Purpose: The influence of ethnicity on epidemiology and clinical manifestations of sarcoidosis is well recognized. However, data on the role of sex are limited. Methods: The current study utilized the resource of the Rochester Epidemiology Project to identify all residents of Olmsted County, Minnesota, United States, with new diagnosis of sarcoidosis from 1976 to 2013. Diagnosis was verified by medical record and histopathological report review. Results: 345 incident cases of sarcoidosis were identified: 174 (50 %) were female and 171 (50 %) were male. The age at diagnosis was significantly higher among females than males (48.3 vs. 42.8 years; p < 0.001). Intra-thoracic disease was seen in the great majority of patients (98 % among females and 96 % among males; p = 0.50). However, pulmonary symptoms were significantly more frequent among males than females (51 vs. 36 %; p = 0.006). The frequency of individual extra-thoracic organ involvement was not significantly different between females and males except for cutaneous involvement and uveitis that were significantly more common among females (6 vs. 1 % for uveitis, p = 0.012 and 25 vs. 12 % for cutaneous involvement, p = 0.002). The frequency of elevate angiotensin-converting enzyme level and hypercalcemia was not significantly different between the two sexes. Conclusions: Females tended to be older at the age they developed sarcoidosis, and had more uveitis and cutaneous involvement than males.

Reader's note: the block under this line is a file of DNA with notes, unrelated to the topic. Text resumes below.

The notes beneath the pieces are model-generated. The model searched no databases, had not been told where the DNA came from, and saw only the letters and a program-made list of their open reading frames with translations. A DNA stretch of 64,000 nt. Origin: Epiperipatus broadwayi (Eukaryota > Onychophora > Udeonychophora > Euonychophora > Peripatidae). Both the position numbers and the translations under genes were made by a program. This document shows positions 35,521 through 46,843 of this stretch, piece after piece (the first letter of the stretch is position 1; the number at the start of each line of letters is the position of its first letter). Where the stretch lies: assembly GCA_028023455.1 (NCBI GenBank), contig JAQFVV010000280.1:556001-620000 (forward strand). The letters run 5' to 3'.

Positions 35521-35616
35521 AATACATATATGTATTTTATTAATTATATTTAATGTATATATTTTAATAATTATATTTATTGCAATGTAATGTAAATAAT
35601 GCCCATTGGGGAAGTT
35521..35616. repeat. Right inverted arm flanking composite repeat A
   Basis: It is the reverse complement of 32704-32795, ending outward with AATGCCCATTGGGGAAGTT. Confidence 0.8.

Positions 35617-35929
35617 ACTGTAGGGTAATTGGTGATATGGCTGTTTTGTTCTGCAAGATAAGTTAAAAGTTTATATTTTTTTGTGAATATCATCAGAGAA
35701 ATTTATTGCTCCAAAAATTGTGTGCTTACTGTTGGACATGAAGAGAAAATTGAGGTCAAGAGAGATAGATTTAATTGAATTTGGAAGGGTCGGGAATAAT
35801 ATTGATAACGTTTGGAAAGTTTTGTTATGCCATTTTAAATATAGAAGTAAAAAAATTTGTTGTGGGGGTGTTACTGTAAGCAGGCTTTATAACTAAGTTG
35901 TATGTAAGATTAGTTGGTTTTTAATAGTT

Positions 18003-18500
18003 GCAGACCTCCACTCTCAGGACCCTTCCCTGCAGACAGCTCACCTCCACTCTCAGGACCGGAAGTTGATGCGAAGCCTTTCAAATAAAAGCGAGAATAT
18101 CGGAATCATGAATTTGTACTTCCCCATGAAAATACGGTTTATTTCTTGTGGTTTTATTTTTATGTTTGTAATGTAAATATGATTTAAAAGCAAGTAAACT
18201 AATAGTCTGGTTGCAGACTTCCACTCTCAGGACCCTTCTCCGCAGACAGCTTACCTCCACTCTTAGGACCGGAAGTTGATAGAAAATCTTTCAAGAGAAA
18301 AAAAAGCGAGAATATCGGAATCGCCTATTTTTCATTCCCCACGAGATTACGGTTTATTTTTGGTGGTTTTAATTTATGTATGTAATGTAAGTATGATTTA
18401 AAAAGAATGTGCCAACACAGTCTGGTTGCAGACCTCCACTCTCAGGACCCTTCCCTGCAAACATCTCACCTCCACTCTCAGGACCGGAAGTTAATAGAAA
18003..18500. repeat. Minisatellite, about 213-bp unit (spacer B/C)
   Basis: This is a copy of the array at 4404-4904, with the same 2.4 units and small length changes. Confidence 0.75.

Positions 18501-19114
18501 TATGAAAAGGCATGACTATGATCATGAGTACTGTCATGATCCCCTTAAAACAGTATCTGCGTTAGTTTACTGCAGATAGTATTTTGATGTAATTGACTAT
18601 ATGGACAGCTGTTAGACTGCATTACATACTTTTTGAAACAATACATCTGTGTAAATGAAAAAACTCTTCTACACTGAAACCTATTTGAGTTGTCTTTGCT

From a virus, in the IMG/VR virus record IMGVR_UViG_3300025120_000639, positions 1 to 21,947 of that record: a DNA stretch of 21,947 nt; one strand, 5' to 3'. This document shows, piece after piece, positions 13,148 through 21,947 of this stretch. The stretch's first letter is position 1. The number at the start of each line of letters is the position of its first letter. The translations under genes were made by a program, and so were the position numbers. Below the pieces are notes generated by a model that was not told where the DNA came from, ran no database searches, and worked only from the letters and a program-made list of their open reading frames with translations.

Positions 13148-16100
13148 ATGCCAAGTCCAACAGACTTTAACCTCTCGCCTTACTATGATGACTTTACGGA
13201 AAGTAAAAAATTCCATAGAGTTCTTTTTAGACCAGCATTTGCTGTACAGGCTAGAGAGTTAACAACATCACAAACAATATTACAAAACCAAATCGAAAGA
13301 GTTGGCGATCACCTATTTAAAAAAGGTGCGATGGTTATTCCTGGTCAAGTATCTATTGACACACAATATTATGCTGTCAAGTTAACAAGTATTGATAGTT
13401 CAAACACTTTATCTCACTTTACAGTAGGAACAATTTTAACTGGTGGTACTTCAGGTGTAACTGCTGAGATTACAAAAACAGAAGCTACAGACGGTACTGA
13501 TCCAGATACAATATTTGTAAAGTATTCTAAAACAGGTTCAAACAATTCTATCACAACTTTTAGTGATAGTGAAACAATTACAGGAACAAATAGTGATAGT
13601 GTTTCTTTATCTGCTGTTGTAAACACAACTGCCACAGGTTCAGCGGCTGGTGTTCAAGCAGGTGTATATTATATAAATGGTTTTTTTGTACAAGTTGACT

- Clinical manifestation
ASJC Scopus subject areas
- Pulmonary and Respiratory Medicine